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ATLANTIC CITY – Earlier this year, Colony Capital announced that it would spend $125 million to add a 30-story, 500-room tower to its Resorts Atlantic City Casino/Hotel (see earlier story). The company had acquired the property for $140 million from Sun International late last year with the intention of turning this seaside city’s oldest casino/hotel into one of its biggest.

But the events of September 11 have cast a pall on the tourism business and the Resorts expansion project is one of the casualties, at least for the time being. Simply put, “the attacks changed everything from an economic standpoint,” Resorts vice chairman Nick Ribis told reporters late last week. “There’s no way we can go to the financial markets right now.”

The setback for the aging hotel property comes at a time when it has been making some financial progress against its competition. For the first three quarters of this year, its revenues were up by $2.4 million to $186.3 million, and it cash flow had dramatically improved. Casino industry observers credit the improvement in its performance to the property’s revitalized management team under its new ownership.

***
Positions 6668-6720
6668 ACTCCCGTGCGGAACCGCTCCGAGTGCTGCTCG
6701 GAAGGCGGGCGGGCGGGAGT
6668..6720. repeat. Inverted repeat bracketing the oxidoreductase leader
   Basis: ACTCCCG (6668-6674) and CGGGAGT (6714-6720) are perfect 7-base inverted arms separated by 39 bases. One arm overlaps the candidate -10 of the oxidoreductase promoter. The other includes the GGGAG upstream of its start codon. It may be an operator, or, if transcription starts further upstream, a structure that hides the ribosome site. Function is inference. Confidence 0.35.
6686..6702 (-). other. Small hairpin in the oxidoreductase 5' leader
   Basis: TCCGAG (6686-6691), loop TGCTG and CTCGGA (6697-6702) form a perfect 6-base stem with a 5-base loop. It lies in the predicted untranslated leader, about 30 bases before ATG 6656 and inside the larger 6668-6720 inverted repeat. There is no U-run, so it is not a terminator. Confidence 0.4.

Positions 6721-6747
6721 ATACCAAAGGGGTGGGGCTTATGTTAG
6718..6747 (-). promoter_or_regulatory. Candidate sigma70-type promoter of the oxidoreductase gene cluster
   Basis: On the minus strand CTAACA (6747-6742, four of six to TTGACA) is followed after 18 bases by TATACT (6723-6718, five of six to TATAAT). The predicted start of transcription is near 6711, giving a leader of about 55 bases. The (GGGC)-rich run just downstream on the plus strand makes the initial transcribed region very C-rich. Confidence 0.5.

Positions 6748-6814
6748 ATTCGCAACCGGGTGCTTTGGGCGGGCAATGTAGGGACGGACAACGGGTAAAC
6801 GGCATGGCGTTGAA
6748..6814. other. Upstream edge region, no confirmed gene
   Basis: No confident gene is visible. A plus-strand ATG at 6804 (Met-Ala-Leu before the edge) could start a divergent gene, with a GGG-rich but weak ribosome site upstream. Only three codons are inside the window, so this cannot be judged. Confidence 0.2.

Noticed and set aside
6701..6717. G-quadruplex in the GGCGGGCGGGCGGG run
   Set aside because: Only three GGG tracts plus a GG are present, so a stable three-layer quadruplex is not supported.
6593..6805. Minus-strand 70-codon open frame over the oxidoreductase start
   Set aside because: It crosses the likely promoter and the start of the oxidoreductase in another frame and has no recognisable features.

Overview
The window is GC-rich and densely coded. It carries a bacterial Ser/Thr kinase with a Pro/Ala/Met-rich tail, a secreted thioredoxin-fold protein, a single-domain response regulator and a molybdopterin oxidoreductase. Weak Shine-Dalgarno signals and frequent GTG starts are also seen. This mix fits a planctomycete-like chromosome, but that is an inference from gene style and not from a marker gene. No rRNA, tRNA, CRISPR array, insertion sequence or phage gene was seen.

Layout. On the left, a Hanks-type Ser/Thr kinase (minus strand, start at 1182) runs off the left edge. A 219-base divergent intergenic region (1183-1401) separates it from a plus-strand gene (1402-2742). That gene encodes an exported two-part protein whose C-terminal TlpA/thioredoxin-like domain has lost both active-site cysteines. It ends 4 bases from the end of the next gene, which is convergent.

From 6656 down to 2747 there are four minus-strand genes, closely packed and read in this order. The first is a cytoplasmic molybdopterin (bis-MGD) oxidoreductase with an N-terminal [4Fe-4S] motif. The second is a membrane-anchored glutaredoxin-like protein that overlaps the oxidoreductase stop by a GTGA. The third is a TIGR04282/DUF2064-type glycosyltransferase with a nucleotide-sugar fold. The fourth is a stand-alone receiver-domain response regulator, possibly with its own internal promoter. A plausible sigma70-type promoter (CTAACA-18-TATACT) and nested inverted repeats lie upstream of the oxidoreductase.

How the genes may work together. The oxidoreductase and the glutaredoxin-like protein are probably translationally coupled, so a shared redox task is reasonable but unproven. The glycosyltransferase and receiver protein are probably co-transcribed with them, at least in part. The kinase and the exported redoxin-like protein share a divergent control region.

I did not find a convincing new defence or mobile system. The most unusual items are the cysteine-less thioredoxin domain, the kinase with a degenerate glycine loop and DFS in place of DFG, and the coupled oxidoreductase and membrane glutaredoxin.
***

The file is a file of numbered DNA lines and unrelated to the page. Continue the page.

Nor is the setback just a reflection on Resorts. Several other expansion projects are being delayed here, including upgrades planned by Park Park Entertainment for its Bally’s, Caesars and Hilton properties. And Aztar Corp. is said to be mulling a delay of its $225 million expansion of the Tropicana. Boyd Gaming and its development partners are moving ahead on schedule with the new Borgata, however, and Steve Wynn has given no indication that he will delay construction of his new property here, now in the planning stages.

Resorts officials insist that the delay is temporary, although they have given no indication of a revised timeline. “The economic impact is still being evaluated,” according to Ribis. “We will move ahead with the expansion when the bond market recovers. We will also move ahead with our ongoing projects, such as renovating our suites.”

Resorts officials also insist that the weak financial market and the subsequent delay in their project has nothing to do with New York’s plan to legalize up to a half-dozen casinos at various native American reservations around the state. Still, that plan has casino industry people here a little nervous, especially in the wake of estimates that they could cost this city’s casinos as much as 15% of total gaming revenues when they’re all open.

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